In 1928, through the government aids in existence at that time, Nova Scotia marketed in central Canada 114,080 tons; in 1929, which was the last complete year of the old government that figure had increased to 304,533 tons; in 1930, to 372,056 tons; in 1931, to 401,597 tons; in 1932, to 703,691 tons; and in 1933 the amount of Nova Scotia coal marketed in central Canada jumped to 1,482,961 tons. In other words, Mr. Speaker, the figure jumped from 114,000 odd in 1928 to nearly 1,500,000 in 1933, and that increase was due exclusively to the assistance granted by the present government for the marketing and movement of Nova Scotia coal to central Canada.
The coal industry in the province of Nova Scotia has been struggling during the past number of years on account of many causes, including the general shrinkage in markets for fuel in Canada due to world conditions, and on that account it has been doubly hard for the industry to survive and compete. I agree with the assertion that were it not for the assistance granted by the present government a number of the coal mines in the province of Nova Scotia would be closed to-day. My hon. friend from Inverness (Mr. MacDougall) says that we would not have a pit working to-day, and I have no doubt that is correct. There are between twelve and fifteen thousands miners engaged in the coal industry in Nova Scotia, and about one hundred thou-
Importation of Fuel
sand people in the province directly dependent on that industry. Coal royalties in the province run to approximately $500,000 a year; last year it was a little higher. As I said at the outset, it is impossible to overestimate the importance of this industry to the province.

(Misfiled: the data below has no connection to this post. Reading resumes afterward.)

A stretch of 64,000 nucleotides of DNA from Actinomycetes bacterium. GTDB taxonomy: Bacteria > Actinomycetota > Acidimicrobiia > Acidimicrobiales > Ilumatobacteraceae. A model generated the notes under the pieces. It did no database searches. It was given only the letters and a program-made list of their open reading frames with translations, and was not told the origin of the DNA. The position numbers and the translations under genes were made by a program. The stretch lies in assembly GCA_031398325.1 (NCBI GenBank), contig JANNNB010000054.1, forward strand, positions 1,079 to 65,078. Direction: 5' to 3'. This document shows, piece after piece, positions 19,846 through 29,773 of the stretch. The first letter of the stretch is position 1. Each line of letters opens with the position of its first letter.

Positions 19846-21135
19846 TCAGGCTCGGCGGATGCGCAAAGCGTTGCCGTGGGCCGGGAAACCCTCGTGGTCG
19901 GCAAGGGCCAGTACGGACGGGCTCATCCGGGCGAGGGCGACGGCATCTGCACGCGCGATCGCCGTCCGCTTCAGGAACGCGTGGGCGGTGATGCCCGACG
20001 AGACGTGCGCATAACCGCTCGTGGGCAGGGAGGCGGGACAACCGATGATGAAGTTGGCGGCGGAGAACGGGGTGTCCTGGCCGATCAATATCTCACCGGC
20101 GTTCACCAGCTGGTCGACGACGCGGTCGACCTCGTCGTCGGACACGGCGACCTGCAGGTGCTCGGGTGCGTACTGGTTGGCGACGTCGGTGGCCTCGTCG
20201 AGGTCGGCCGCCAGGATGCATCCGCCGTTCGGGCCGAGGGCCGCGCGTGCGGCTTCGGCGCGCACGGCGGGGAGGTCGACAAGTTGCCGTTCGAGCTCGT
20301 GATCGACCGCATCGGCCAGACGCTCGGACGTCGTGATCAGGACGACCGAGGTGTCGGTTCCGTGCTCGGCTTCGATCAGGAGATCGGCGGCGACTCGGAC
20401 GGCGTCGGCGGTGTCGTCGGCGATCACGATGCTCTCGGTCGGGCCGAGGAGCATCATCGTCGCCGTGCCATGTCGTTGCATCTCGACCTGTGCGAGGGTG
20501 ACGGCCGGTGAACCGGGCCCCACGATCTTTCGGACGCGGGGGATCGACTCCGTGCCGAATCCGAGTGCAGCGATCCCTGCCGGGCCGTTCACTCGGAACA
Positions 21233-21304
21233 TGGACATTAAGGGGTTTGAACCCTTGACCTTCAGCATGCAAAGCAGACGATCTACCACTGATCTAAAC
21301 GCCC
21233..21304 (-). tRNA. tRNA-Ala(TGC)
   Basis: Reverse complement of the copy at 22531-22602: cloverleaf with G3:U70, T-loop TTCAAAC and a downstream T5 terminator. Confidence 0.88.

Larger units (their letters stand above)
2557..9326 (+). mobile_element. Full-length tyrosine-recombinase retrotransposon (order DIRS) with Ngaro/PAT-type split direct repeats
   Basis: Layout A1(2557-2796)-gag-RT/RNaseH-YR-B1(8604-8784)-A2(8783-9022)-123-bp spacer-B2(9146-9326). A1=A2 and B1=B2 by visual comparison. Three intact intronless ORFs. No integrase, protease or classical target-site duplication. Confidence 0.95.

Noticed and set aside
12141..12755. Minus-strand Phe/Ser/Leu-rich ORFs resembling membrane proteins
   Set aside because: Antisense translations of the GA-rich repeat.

The hon. member for St. Mary (Mr. Des-lauriers) states in his resolution that the coal business of Canada should be altered. If by altering he means changing the present regulations reducing the present government aids to the coal industry, then absolutely the province of Nova Scotia is firmly opposed to any such policy of alteration. If altering means increasing the assistance or aids which this government has so generously supplied, naturally I am not opposed to that, but I do not think we are in a position to-day to come clamouring to this government for an increase in the assistance which they have given. The results are showing just exactly what we hoped. I would not go so far as to say that they are all we require, but under the conditions that exist to-day we have no complaint in respect of the policy inaugurated by this government in assisting the coal industry of Nova Scotia.